Relatively new to the end-of-year-celebrations, Kwanzaa sets it foundation in a desire to bring African Americans together in community. The holiday derived from a collection of traditional African harvest celebrations, and it involves storytelling, poetry, feasting and candle lighting. Kwanzaa candle lighting is similar to Hanukkah candle lighting. For Kwanzaa, people light seven candles, each corresponding to the seven principles (ideals to honor). As a candle is lit each night of Kwanzaa, people discuss one of the principles.
The sixth day of Kwanzaa brings the people together for feasting. This tradition begins with an artistic performance. Next, a ritual drinking ceremony takes place followed by a reading and drum performance. Then people eat. After the feast, the host or hostess provides a farewell speech.
The period from Thanksgiving to New Years that inspires people to go out and perform kind acts for their community. According to a 2012 Guidestar survey, 50.5% of organizations claimed majority of their donations came during the fourth quarter of the year. As the year closes, people are far more generous than at any time of the year. People open their hearts more at this period of the year for many reasons: part of it is the spirit of giving, part of it is tax deductions for the end of the year. For whatever reason, charities and nonprofits benefit greatly from this season of giving. That is why #GivingTuesday, the day after the biggest shopping weekend of the year, is so perfectly placed. With the holidays and end of the year in front of us, there are plenty of ways you can help the charities in your community.
50.5% of organizations claimed majority of their donations came during the fourth quarter of the year.
The simplest way to help is to donate money. There are many fundraising sites out there that help you give with just a click of the mouse! We are partial to Razoo, who handles our charitable donations. Indiegogo, a very popular crowdfunding site for business, offers Generosity. It is their powerful tools put to use for charity. Charity Navigator is one of the largest fundraising sites for nonprofits. You can research the company you are going to donate to and then donate without leaving the website. All of these sites have a searchable index of charities they are working with, so you can aid your favorite cause. Of course, you can just surf over to your favorite local charity’s website and donate directly to them.
You can passively give just through shopping at individual stores. Kroger has their Community Rewards Program, which Kids Read Now (#16777) is a part of, and Amazon offers their Amazon Smile Program (which works with Prime!). If you are looking for a particular charity to donate to, many of them have become savvy and started their shops. (RED) has been around for a decade, partnering with a variety of major companies to create specialty products. Purchasing those products makes a donation to HIV/AIDS research. When 826 National found a retail space for their nonprofit to help children write, it was zoned retail. To use the space (and raise some cash), they created a pirate supply store. The model stuck and a superhero supply store was born a few years later.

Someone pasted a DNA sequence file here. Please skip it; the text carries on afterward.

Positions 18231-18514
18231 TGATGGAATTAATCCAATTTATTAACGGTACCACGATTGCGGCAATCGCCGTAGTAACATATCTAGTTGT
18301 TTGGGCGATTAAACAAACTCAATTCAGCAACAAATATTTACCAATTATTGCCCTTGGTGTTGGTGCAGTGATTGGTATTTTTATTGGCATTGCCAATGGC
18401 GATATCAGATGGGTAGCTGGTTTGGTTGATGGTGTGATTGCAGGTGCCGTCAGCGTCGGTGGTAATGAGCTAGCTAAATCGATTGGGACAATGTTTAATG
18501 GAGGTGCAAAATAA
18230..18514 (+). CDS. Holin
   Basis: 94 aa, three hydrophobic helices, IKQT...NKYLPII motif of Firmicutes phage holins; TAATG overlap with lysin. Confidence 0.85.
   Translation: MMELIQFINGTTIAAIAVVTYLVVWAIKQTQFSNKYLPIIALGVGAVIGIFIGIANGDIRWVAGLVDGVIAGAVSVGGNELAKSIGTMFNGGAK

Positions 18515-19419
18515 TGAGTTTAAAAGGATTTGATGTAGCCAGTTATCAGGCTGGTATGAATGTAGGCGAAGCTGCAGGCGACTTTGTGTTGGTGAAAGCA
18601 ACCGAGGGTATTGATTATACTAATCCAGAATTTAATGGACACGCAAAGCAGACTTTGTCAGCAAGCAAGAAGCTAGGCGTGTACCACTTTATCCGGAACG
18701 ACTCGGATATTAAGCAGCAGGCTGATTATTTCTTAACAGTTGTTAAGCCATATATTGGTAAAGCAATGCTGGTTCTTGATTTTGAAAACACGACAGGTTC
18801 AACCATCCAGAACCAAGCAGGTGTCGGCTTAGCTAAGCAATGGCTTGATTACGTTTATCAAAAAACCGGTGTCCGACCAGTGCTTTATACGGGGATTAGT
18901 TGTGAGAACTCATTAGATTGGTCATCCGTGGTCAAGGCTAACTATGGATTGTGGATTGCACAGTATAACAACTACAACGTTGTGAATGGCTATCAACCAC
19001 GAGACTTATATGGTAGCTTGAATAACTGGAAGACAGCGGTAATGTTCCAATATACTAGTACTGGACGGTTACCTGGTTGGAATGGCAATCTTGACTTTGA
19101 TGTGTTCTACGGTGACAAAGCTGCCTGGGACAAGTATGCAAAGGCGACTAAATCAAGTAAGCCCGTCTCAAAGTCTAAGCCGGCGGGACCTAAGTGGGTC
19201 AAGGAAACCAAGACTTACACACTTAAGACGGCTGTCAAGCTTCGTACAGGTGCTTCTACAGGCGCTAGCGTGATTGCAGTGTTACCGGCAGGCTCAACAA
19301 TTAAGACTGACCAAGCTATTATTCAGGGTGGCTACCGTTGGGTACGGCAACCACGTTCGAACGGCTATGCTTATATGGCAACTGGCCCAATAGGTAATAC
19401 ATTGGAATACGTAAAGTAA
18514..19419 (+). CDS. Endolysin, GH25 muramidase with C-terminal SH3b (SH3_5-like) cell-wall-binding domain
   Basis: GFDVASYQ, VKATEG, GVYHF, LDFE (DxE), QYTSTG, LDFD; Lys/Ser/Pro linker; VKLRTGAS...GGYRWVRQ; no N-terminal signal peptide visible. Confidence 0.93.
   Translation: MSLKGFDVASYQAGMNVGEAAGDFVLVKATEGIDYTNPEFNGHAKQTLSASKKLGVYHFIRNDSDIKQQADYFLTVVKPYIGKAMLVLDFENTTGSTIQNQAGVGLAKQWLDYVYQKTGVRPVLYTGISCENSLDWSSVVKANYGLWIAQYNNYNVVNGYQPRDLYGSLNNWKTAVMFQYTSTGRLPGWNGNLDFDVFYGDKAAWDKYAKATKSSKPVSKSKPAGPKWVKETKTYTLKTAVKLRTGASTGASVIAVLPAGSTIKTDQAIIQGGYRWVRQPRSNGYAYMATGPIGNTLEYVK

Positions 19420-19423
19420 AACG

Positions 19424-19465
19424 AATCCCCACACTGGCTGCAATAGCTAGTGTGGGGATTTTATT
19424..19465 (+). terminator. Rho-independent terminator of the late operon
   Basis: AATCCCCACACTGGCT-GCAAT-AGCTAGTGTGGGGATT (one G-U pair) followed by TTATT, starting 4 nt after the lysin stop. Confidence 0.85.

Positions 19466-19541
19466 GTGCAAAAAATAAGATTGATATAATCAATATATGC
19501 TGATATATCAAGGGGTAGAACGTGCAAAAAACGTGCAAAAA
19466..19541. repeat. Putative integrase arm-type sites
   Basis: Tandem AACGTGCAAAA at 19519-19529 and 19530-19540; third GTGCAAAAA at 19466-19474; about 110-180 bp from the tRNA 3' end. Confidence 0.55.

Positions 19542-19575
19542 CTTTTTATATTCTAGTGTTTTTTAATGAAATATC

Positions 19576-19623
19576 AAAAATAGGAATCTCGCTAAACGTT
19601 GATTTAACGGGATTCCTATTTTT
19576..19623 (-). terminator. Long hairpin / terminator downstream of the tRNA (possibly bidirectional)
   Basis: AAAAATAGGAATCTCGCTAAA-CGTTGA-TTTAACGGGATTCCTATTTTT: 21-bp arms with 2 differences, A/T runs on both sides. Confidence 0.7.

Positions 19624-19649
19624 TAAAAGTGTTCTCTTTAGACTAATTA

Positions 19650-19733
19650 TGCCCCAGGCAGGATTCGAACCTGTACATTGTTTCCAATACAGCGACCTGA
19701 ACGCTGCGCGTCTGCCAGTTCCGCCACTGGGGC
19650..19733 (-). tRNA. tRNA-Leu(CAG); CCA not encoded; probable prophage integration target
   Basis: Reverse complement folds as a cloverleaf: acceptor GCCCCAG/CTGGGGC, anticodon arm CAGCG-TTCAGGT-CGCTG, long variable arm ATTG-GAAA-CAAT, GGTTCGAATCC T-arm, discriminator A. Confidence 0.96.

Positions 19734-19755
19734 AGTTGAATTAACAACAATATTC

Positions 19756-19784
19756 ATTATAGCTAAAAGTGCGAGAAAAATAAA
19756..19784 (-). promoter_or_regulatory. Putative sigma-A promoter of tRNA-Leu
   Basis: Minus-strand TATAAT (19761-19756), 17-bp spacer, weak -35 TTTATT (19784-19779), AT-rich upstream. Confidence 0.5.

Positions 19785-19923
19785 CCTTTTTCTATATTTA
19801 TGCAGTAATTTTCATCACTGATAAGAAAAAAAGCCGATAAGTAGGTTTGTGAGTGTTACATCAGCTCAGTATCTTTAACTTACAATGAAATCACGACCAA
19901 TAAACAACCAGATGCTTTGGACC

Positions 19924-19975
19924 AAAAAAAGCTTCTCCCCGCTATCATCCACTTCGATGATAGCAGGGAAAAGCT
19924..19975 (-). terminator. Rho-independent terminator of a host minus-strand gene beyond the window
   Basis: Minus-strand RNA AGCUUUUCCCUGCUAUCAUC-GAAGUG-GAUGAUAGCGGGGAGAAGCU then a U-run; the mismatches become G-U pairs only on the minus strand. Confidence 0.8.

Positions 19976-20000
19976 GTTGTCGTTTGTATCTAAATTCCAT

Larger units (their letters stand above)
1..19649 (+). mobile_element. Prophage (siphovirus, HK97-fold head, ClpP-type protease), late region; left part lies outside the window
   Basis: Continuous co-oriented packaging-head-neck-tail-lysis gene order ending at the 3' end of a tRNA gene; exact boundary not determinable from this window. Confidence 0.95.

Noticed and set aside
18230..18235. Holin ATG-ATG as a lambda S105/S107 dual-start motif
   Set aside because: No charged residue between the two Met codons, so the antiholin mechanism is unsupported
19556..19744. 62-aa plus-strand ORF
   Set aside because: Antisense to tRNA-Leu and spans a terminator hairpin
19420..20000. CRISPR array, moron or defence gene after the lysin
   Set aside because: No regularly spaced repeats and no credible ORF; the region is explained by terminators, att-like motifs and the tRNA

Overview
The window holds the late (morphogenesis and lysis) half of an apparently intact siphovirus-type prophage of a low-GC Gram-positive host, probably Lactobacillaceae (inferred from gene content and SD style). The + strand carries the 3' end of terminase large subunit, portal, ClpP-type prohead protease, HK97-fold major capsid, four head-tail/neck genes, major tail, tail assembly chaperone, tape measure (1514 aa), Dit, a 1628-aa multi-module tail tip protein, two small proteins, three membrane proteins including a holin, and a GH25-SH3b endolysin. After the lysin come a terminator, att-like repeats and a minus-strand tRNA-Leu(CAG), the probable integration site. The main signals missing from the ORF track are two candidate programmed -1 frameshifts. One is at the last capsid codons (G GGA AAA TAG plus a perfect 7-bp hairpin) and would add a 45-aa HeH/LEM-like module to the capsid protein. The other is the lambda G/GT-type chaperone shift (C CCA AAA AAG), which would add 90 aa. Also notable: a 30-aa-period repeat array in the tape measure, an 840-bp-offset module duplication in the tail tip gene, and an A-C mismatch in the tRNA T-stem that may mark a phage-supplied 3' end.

There is no need to have wealth to make a donation. One thing that every charity and nonprofit can use is the gift of your time. At Kids Read Now, Bonnie in the warehouse can always use some help organizing the hundreds of books we receive during the winter and ship out during the summer. Helping all of these eager readers keeps up on our toes! You can contact us at email@example.com, and we can work around your schedule. Other groups are seeing record numbers of food, clothes and toys coming through their door. They can also use help sorting and organize these generous gifts. VolunteerMatch is a website that helps match volunteers with the local nonprofit of their choice. It will provide a list of events where you can volunteer or some skills that they may need. Philanthropic groups need bookkeepers and marketers too!
No one has ever become poor by giving. ― Anne Frank
Do you have items laying around? Are you purging as you clean to get ready for guests, or to make room in the closed for more gifts? Many charities will accept those items, clean them up, and sell them as a means of revenue. You can donate everything from clothes to cars. Salvation Army and Goodwill are always willing to accept gently worn clothes, furniture, and other home goods. Goodwill even will take that car donation! Gifts to local charities and shelters are welcome as well, as many of them see more need during this time of year. Of course, if you are getting rid of any children’s books, those would be gratefully accepted. While Kids Read Now does not accept books as donations, we certainly encourage spreading the gift of reading!
No matter what you give to philanthropic pursuits, it is always greatly appreciated by those receiving it. The people receiving the donation are not the only ones that get a benefit; studies show many benefits from the individual who is donating! #GivingTuesday is an opportunity not just to give for the day, but to make a plan to volunteer for a group, set up monthly donations, or give gifts to the organizations making your community a better place. How will you help your community today?